Activision Blizzard (ATVI - Get Report) shares traded lower Friday after the Call of Duty and World of Warcraft video gamemaker posted stronger-than-expected second quarter earnings but guided for slower profit growth into the second half of the year.
Activision said adjusted non-GAAP earnings for the three months ending in June came in at 38 cents per share, down 7.3% from the same period last year but firmly ahead of the Street consensus forecast of 26 cents per share. Group revenues, Activision said, rose 6.15% to $1.396 billion, a figure that also topped analysts' forecasts of a 1.19 billion tally.
Looking into 2019, Activision said it sees adjusted non-GAAP earnings of 20 cents per share for the third quarter, and $2.15 for the full year, up 10 cents per share from its prior forecast, with revenues of $1.1 billion for the three months ending in October and $6.2 billion for the 12-month period.
"Our second quarter results exceeded our prior outlook for both revenue and earnings per share. In the first half of 2019 we prioritized investments in our key franchises and we expect to expand reach, deepen engagement, and drive player investment as a result. We're very encouraged by the early results of this renewed focus," CEO Bobby Kotick told investors on a conference call late Thursday.
"Our 300 million players spend tens of billions of hours every year watching and playing our games and yet we believe we're just scratching the surface in terms of fulfilling the reach, engagement and player investment potential of our franchises," he added. "We see even more clearly than ever before the potential for growth across all our franchises as we create great content for new and existing platforms, leverage our wide array of business models, and capitalize on new engagement models."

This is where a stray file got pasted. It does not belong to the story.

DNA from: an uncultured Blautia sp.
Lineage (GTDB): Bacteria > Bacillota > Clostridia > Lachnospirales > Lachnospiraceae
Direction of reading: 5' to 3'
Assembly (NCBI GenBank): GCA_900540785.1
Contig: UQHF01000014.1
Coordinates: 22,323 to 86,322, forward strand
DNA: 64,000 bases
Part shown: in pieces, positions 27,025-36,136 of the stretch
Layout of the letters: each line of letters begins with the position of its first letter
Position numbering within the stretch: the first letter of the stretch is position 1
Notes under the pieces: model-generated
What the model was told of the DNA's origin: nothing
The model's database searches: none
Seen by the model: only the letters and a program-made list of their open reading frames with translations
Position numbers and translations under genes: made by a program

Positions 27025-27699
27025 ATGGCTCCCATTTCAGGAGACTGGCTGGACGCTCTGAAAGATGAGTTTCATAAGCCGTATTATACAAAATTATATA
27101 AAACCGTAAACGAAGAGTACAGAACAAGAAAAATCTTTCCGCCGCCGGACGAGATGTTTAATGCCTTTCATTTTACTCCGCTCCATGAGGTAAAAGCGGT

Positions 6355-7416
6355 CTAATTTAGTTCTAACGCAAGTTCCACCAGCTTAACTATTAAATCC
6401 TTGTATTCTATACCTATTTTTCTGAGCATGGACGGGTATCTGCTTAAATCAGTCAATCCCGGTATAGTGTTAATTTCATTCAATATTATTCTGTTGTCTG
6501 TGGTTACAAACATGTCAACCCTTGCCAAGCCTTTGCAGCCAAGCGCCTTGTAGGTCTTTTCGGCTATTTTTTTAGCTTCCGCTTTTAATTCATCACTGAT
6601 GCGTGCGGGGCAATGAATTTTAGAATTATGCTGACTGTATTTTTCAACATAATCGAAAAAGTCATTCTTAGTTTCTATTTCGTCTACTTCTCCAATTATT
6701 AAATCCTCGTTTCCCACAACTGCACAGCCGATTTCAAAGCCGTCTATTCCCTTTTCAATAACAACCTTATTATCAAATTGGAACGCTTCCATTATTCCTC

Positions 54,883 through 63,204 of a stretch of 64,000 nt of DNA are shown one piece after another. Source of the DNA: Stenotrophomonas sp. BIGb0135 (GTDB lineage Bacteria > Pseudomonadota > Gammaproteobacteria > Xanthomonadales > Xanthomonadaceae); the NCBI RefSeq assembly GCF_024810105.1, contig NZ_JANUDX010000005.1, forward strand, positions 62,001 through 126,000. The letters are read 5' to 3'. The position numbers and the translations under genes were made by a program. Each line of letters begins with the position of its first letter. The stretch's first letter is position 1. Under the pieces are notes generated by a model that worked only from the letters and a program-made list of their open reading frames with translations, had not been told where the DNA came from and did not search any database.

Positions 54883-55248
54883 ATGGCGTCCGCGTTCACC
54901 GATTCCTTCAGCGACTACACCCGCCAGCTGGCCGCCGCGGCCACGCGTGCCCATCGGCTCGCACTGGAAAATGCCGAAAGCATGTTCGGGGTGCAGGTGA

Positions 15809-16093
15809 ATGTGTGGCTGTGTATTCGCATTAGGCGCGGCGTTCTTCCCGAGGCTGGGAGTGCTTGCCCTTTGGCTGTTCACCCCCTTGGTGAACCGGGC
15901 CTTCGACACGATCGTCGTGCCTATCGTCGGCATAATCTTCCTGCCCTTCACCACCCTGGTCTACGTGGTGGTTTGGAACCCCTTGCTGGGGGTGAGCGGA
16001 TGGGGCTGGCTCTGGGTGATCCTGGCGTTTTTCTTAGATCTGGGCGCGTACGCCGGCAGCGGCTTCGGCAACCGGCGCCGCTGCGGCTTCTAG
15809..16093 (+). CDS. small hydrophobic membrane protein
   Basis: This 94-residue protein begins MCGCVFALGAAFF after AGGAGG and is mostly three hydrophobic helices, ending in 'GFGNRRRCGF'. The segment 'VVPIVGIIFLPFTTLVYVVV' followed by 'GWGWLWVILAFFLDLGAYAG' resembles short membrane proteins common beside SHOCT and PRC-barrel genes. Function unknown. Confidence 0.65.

Activizion Blizzard shares were marked 1.4% lower following last night's results to change hands at $48.67 each. That move would trim the stock's year-to-date advance to around 4.8% and value the Santa Monica, California-based group at around $37.26 billion.
"We continue to submit that 2019 is a rebuild year with the company focusing scarce resources on highest ROI projects, as well as exploring various/new monetization models," said Credit Suisse analyst Stephen Ju. "To that end, management highlighted that COD 2019: Modern Warfare will not have season passes as well as feature cross-platform play. This should presumably allow monetization across a greater player base via live services/extra content releases."
"In addition, COD Mobile, which already soft-launched in Canada and Australia, is expected to reach tens of millions of first time COD players," Ju added. "This increases our comfort for Activision to ultimately regain some of the share it has ceded during 2018."